The human body is meant to move. It is not so far fetched that if the body is meant to move, that not doing so will cause malfunctions. We find this in nature time and again. You even see in in machinery. When a car sits for a prolonged period of time it develops problems when you finally try to start it. Here's a brief overview of how human movement impacts the body... some of which may surprise you.
Human movement improves hand eye coordination, balance, bone density, and blood circulation, blood composition, and energetics. A lack of human movement has the opposite effect and results in various diseases such as diabetes, osteoporosis, sarcopenia and heart disease just to name a few. It slows down the ability for the body to recover and regenerate on a cellular level. This then increases secondary aging.
Human movement and exercise help youth in physical development, as well as develop a healthy self-image and confidence. For people of all ages it helps alleviate depression and promotes emotional well-being. It promotes hormonal balance, which additionally impacts our moods, and our body's ability to heal.
Exercise and human movement improve our immunity. There's a fluid called lymph that helps eradicate viral infections found in and around the muscles. Human movement then helps circulate the lymph which allows it, to do its job. The improvements in physical health that increase our breathing and heart rate also make us less susceptible to viral respiratory infections.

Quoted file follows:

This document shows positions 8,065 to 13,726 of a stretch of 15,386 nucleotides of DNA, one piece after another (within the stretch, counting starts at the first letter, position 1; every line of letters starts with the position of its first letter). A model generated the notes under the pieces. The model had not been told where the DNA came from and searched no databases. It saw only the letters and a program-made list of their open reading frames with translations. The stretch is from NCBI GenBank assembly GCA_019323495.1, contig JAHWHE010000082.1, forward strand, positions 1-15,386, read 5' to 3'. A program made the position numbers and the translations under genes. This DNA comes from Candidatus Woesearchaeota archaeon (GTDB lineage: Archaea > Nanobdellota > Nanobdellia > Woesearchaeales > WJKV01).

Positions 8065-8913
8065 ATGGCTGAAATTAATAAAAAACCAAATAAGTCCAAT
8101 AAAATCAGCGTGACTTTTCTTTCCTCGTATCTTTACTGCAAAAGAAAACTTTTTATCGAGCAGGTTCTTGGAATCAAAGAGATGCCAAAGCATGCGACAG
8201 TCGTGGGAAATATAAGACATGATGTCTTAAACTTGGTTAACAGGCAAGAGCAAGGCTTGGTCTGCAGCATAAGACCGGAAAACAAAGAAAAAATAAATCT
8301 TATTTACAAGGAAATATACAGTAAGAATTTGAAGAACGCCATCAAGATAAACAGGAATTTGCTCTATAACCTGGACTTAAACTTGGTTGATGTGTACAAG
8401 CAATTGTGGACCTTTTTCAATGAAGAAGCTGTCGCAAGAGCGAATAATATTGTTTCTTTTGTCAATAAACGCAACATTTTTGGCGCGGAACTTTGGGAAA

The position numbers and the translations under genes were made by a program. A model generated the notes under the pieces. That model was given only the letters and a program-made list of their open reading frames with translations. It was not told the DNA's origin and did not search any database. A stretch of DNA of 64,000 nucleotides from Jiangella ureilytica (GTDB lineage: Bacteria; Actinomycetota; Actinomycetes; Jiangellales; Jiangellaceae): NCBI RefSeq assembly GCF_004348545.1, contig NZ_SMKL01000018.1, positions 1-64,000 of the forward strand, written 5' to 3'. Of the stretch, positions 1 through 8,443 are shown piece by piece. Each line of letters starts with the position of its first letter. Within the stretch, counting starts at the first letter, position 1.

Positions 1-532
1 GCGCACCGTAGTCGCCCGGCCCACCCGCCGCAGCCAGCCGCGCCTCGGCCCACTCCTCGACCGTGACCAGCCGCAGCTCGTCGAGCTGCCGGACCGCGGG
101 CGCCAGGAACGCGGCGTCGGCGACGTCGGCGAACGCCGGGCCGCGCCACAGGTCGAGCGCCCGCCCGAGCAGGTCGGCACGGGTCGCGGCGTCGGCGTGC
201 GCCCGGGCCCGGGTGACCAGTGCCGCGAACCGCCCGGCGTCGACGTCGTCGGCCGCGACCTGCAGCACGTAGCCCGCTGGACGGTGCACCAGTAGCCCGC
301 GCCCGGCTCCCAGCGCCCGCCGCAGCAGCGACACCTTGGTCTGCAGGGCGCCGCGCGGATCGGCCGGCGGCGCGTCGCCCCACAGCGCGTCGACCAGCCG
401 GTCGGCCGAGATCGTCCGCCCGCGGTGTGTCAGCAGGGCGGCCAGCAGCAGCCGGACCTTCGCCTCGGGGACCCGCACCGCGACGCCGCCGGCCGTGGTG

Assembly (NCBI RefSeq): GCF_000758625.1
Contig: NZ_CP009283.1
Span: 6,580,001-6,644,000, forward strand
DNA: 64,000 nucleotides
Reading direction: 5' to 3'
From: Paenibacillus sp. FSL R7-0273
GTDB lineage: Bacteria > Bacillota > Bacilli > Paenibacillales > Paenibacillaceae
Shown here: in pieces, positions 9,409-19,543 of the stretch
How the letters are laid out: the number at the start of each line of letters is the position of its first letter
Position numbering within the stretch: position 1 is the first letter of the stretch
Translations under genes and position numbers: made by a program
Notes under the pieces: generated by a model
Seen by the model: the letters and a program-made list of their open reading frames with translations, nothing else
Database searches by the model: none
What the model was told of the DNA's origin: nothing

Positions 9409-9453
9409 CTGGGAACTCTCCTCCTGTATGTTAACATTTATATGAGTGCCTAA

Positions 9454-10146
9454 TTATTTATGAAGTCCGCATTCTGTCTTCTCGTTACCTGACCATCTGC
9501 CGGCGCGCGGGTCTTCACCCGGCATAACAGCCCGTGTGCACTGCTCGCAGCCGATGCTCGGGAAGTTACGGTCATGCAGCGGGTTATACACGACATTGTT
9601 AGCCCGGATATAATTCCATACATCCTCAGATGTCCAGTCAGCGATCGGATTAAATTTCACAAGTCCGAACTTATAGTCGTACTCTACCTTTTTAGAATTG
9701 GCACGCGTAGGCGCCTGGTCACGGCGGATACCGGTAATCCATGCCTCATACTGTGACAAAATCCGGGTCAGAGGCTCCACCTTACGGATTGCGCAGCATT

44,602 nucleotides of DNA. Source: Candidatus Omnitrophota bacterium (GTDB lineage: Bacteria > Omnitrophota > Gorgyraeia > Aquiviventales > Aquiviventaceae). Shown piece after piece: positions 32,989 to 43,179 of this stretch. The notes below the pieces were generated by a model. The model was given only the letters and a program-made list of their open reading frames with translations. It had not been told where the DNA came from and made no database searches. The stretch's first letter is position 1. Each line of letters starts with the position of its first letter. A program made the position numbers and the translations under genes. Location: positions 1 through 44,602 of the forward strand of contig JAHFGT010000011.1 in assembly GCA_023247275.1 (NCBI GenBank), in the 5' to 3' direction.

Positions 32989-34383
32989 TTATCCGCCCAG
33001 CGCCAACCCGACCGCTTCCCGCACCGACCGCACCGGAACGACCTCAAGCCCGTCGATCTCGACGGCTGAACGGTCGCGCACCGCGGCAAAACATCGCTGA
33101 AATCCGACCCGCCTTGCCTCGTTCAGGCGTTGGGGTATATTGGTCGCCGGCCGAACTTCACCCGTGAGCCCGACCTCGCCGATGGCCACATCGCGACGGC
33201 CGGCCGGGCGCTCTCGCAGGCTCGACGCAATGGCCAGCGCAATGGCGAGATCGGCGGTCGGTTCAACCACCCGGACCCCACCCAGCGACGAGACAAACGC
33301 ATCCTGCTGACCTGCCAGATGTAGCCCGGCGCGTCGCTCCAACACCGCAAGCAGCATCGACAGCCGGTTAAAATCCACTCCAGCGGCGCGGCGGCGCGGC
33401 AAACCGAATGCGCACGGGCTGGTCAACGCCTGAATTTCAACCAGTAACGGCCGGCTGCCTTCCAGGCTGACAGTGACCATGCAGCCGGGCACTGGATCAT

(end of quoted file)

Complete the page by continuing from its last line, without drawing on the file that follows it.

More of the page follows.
Exercise as we age helps reduce falls, fractures if we fall, and frailty. Heavier lifting... such as taking out the trash or moving boxes at home can have dire consequences if we do not keep our muscles strong. When we become frail the heart rate dramatically increases when we lift something that is "heavy" compared to our physical ability. Such instances can result in heart attack, back injuries and falls. Furthermore by keeping dense bones through exercise if you happen to fall the likelihood of breaking a bone is dramatically reduced. Staying healthy in this way ensures you can live unassisted for a longer period of time.
Exercise and human movement are associated with improved cognitive function. This is true of those over 65 years of age, and is also true of youth. Studies show children that regularly play tend to out perform their sedentary counter parts academically. There is some research looking at exercise and its impact on ADHD.